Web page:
American James Allison, Japan’s Tasuku Honjo Win 2018 Nobel Prize in Medicine

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The 2018 Nobel Prize in Physiology or Medicine has been jointly awarded to James P. Allison and Tasuku Honjo, by the Nobel committee of the Karolinska Institute.

Therapy developed from Honjo's work led to long-term remission in patients with metastatic cancer that had been considered essentially untreatable, the Nobel Assembly said.

In 2011, the Food and Drug Administration approved an anti-CTLA-4 antibody (ipilimumab) as a treatment for late-stage melanoma. In ongoing research, scientists are finding that combination therapy targeting both CTLA-4 and PD-1 can be even more effective, the Nobel citation noted.

Allison has collaboratively worked with scientists around the globe to expand the field of immunotherapy. Their approach, known as immune checkpoint theory, had "revolutionized cancer treatment and has fundamentally changed the way we view how cancer can be managed", the committee said. This practice contrasts with radiation therapy and standard chemotherapy, which directly attack cancerous tumors. "I didn't set out to study cancer, but to understand the biology of T cells, these incredible cells that travel our bodies and work to protect us", he said.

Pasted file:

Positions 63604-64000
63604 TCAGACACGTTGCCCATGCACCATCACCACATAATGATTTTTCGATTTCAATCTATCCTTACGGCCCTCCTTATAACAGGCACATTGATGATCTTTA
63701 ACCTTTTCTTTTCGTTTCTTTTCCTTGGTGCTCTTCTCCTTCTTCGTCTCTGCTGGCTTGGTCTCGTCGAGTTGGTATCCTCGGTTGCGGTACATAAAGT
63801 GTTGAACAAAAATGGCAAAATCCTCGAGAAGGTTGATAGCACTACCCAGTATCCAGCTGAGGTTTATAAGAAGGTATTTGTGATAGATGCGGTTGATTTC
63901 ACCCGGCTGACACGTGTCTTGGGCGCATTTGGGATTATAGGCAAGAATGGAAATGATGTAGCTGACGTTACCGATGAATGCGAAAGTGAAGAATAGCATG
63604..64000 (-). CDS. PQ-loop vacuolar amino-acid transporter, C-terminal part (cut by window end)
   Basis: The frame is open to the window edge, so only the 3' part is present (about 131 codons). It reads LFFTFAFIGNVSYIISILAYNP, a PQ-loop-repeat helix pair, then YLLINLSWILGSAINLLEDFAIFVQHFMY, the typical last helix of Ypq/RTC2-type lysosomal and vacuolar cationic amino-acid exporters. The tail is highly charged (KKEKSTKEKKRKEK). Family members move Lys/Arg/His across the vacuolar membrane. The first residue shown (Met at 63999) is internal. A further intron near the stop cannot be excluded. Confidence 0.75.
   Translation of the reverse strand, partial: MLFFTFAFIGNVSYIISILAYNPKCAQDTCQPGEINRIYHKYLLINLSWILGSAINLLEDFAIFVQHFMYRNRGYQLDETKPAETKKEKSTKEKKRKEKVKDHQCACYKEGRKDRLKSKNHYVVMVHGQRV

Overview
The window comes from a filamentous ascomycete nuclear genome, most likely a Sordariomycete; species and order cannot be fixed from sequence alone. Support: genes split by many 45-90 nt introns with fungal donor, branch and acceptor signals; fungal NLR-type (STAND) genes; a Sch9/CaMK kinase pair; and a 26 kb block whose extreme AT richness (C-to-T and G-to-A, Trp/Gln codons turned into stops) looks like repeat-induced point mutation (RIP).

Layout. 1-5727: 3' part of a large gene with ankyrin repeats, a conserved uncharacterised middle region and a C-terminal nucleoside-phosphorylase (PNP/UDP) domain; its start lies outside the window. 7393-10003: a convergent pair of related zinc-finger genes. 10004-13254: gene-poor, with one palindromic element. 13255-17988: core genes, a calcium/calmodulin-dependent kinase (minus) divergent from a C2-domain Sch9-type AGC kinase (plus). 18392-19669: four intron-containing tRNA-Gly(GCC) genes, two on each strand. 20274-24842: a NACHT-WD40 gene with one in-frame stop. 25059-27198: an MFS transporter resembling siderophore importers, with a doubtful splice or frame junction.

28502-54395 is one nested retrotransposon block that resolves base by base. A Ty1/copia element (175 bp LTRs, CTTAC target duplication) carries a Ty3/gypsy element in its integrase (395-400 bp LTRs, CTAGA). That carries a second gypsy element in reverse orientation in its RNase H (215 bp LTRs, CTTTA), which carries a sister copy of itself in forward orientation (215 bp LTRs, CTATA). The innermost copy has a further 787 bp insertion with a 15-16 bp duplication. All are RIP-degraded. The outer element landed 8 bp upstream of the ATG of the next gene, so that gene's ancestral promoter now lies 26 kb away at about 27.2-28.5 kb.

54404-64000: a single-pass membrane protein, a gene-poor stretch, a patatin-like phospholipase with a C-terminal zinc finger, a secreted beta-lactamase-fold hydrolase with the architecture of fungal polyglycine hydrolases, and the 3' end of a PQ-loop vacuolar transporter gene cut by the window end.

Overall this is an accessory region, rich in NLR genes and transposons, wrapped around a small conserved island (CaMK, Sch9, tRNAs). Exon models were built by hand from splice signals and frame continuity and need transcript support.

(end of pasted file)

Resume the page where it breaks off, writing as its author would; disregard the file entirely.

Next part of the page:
"I'm honored and humbled to receive this prestigious recognition", Allison said in a statement.

The discoveries by Allison, 70, and Honjo, 76, "absolutely paved the way for a new approach to cancer treatment", Dr. Jedd Wolchok, chief of the melanoma and immunotherapeutics service at the Memorial Sloan Kettering Cancer Center in NY, told The Associated Press.

"His actions helped create the superb research environment here, which is so conducive to making the fundamental discoveries that will be the basis of the next generation of medical breakthroughs", Raulet said. Since 2012 he has been professor at University of Texas MD Anderson Cancer Center, Houston, Texas and is affiliated with the Parker Institute for Cancer Immunotherapy.

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Allison's research was conducted at the University of California, Berkeley. This attitude rubbed off on the team. "The tumors went away".

"We need these drugs to work for more people", Allison said.

The discovery led to a concept called "checkpoint blockade".

Cancerous tumors are notoriously skilled at dodging our immune systems. He revealed that it can also be operating as a brake, but with a different mechanism. In other words, this cancer therapy relies somewhat on serendipity.

Allison started his career at MD Anderson in 1977, arriving as one of the first employees of a new basic science research center located in Smithville, Texas. "There's no hospital, no patients". Allison then spent more than 15 years convincing other scientists and drug companies that his approach could work.

Taku Okazaki of Tokushima University was a graduate student in Honjo's lab when the group initially investigated PD-1. Some types of cancers can intentionally stimulate PD-1 on T-cells, causing the immune bodyguards to take a hike. They're approved for treating some versions of melanoma, bladder cancer, colorectal cancer, liver cancer and lung cancer.

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